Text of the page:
Other receivables generally arise from transactions outside the usual operating activities of the group.

 

Note 6: Financial assets

2019 ($)

2018 ($)

Current assets

   
Term deposits 720,530 8,438,167
Non-current assets    
Term deposit* 700,000 700,000
*During the financial year 2015–16, the RACGP received a bequest of $700,000 from the Lynn Harvey Joseph estate. The Trust deed stipulates that the RACGP is to hold the $700,000 for 50 years while applying the income earned from the fund to research, education and training in general practice medicine. Upon expiry of 50 years the funds will become available to be applied as the RACGP determines appropriate.
   

Note 7.  Other financial assets

2019 ($)

2018 ($)

Cash management accounts 1,076,710 1,093,775
Fixed-interest securities 1,901,276 1,476,050
Equity Investment 3,063,714 3,161,863
  6,041,700 5,731,688
Other financial assets are managed by Escala Partners Ltd as one portfolio of investment.    

Net investment income

   
Net investment income is presented net of investment management fees in the consolidated statement of profit or loss and other comprehensive income.    
Interest 13,895 15,172
Trust distributions 103,393 52,815
Dividend income 104,209 60,424
Investment management fees  (33,509) (17,898)
Foreign tax expense (2,949) (1,403)
Net realised (loss)/gain on investment (16,596) 8,214
Net unrealised gain on investment 144,920 16,154
  313,363 133,478

Other financial assets are managed by Escala Partners Ltd as one portfolio of investment.

 

Note 8. Investments accounted for using the equity method

2019 ($)

2018 ($)

Share in associates 649,322 596,818
Share in associates

i. The group holds 33.33% of the units in the Australian Medicines Handbook Unit Trust (the Unit Trust). The Unit Trust’s principal activity is the production and sale of the Australian medicines handbook. The Unit Trust has a 30 June reporting period. The group’s share of the results of its associate’s assets and liabilities are as follows:

Group’s share of:    
Assets 1,093,377 999,251
Liabilities 444,055 402,433
Revenue 1,703,600 1,633,796
Profit after tax 152,504 118,240
ii The movement in equity-accounted associates investments is as follows:
Balance at the beginning of the financial year 596,818 578,578
Share of associate’s surplus from ordinary activities after income tax 152,504 118,240
Less Dividends received (100,000) (100,000)
Balance at the end of the financial year 649,322 596,818
iii There are no contingent liabilities/assets of the associate    
 

Note 9.  Non-current assets – property and office equipment

2019 ($)

2018 ($)

Freehold land and buildings
Land and building – valuation 48,050,000 43,975,000
Less Accumulated amortisation
  48,050,000 43,975,000
Computer equipment at cost 4,144,220 4,541,829
Less Accumulated depreciation (3,642,672) (3,374,971)
  501,548 1,166,858
Other plant and equipment at cost 121,986 121,986
Less Accumulated depreciation (74,727) (62,833)
  47,259 59,153
Total written-down value 48,598,807 45,201,011
Reconciliations    
Freehold land and buildings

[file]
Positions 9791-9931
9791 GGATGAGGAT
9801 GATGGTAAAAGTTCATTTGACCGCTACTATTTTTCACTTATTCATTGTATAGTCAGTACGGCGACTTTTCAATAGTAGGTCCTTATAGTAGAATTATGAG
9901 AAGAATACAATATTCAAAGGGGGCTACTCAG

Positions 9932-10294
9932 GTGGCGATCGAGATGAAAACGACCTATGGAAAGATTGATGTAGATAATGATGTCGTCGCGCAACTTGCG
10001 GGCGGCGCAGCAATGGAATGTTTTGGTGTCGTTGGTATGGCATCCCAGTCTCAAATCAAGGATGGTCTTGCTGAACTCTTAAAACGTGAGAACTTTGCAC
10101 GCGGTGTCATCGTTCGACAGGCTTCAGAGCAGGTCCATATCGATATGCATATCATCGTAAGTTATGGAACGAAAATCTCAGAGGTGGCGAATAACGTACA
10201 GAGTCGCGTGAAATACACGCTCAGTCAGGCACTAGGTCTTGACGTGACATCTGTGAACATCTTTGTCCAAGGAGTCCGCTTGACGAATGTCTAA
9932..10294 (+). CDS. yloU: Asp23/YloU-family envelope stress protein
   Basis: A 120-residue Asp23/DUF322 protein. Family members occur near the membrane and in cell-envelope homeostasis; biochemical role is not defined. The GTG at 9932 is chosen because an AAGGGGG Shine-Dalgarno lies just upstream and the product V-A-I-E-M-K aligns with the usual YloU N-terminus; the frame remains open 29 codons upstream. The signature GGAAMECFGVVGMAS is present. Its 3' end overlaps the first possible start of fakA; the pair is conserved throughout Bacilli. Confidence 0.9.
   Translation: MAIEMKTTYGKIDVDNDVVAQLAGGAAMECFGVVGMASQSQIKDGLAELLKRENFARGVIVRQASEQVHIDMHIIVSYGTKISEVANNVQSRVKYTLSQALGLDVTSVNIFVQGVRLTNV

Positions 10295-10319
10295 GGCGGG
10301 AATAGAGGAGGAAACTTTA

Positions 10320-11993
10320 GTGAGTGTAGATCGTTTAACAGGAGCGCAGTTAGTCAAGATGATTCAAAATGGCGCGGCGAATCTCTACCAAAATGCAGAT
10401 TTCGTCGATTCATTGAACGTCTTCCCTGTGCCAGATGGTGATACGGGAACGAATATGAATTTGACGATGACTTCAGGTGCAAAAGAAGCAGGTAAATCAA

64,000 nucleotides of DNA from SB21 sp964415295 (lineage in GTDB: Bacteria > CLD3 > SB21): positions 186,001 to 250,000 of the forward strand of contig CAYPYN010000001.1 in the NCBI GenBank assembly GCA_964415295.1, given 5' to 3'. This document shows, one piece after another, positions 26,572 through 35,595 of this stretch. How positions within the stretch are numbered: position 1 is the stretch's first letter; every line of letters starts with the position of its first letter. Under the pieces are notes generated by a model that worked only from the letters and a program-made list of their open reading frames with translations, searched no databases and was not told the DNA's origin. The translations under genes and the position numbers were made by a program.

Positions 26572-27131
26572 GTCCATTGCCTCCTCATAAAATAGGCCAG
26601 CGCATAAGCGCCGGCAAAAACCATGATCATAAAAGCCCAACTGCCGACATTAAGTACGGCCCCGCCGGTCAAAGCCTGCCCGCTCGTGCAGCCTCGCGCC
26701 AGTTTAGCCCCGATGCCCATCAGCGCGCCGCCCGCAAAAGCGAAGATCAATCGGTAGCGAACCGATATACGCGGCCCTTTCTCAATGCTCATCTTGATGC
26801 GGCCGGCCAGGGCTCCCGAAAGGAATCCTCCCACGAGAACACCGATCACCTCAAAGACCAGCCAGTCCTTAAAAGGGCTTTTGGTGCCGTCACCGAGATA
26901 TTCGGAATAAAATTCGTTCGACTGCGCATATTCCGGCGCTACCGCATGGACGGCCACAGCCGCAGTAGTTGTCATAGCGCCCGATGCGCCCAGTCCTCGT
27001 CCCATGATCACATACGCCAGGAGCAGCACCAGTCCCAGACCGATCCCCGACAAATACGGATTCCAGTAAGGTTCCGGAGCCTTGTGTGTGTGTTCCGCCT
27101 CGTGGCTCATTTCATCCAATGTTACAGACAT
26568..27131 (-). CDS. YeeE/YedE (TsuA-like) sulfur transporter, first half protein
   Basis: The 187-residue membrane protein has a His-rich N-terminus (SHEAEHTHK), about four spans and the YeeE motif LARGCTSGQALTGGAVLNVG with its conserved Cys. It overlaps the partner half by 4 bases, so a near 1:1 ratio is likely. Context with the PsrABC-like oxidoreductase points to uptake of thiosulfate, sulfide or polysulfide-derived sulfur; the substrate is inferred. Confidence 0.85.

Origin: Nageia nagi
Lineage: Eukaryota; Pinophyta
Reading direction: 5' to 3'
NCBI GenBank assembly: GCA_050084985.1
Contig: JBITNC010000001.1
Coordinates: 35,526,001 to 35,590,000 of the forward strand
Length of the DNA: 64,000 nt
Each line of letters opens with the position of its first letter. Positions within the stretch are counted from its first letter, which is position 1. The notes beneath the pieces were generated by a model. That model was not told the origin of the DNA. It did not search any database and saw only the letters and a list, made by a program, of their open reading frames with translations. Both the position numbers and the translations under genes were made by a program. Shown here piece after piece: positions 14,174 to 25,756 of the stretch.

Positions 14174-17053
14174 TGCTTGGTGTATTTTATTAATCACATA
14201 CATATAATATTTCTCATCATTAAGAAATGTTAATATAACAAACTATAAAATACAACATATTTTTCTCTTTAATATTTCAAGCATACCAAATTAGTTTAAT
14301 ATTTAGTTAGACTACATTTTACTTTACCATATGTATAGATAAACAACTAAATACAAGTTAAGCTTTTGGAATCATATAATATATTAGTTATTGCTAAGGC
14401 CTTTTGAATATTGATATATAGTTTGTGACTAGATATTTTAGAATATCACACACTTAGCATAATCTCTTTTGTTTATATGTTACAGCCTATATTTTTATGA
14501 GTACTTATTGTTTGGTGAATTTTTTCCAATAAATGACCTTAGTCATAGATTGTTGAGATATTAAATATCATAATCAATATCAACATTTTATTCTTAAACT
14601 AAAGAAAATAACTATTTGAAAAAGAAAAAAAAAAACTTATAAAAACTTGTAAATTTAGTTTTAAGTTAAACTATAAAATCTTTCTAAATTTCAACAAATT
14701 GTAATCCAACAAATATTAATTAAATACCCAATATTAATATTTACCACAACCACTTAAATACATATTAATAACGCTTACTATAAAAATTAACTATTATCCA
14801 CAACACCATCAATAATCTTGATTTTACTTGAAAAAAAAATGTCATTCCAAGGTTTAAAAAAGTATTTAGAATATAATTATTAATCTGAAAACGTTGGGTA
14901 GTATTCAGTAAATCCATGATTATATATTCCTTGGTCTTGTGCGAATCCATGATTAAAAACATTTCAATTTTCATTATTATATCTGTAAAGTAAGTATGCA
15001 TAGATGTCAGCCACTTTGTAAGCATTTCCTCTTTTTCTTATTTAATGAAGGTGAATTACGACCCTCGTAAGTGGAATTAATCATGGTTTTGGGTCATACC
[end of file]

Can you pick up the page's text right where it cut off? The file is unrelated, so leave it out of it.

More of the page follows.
Opening balance 43,975,000 38,650,000
Additions 250,000
Revaluation increment/(decrement)* 4,420,745  5,850,000
Disposals
Depreciation expense (595,745) (525,000)
Closing balance 48,050,000 43,975,000
Computer equipment    
Opening balance 1,166,858 1,494,825
Additions 167,279 518,156
Reclassification
Disposals (140,836) (111,787)
Depreciation expense (691,753) (734,336)
Closing balance  501,548 1,166,858
Other plant and equipment    
Opening balance 59,153 71,513
Additions
Reclassification
Depreciation expense (11,894) (12,360)
Closing balance 47,259 59,153
Total closing balance 48,598,807 45,201,011

The valuation basis of land and buildings is fair value, being the amounts for which the assets could be exchanged between market participants in an orderly manner, based on current prices in an active market for similar properties in the same locations and conditions.

*Freehold land and buildings were revalued to the amounts shown above as at 30 June 2019. The valuations recorded a net increase in the value of group properties. Under Australian Accounting Standards, $4,420,745 has been recorded against the asset revaluation reserve in relation to this increase in property values.

Independent valuations of the group’s land and buildings were performed by the independent valuers Savills Pty Ltd in their respective states to determine the market value of the properties for 30 June 2019.

The Commonwealth Bank of Australia holds a first registered mortgage over the land and buildings at 100 Wellington Parade, East Melbourne. This mortgage secures a credit facility of $1,000,000 that was not used during the financial year ended 30 June 2019.

Note 10. Intangibles Assets 

2019 ($)

2018 ($)

Opening balance 1,104,577 871,700
Additions 1,839,377 588,985
Depreciation expense (714,609) (356,107)
Closing balance 2,229,345 1,104,578
 

Note 11. Trade and other payables

2019 ($)

2018 ($)

Trade creditors

1,258,409

964,676

Other creditors and accruals 5,191,802 6,202,488
Employee benefits 2,486,939 2,137,770
Total 8,937,150 9,304,934

Net fair values: Trade payables are unsecured and are usually paid within 30 days of recognition. The carrying amounts of amounts payable approximate net fair values, as determined by reference to the expected future net cash flows and due to their short-term nature.

Note 12.   Income in advance

2019 ($)

2018 ($)

Income in advance

Membership subscriptions and CPD fees

29,299,149

29,172,656

Grants 22,294,985 10,330,978
Exams 8,116,205 8,467,031
Other  3,558,876 4,678,030
Total 63,269,215 52,648,695
 

Note 13.   Provisions

2019 ($)

2018 ($)

Employee benefits – long service leave (current)

1,588,689

1,327,915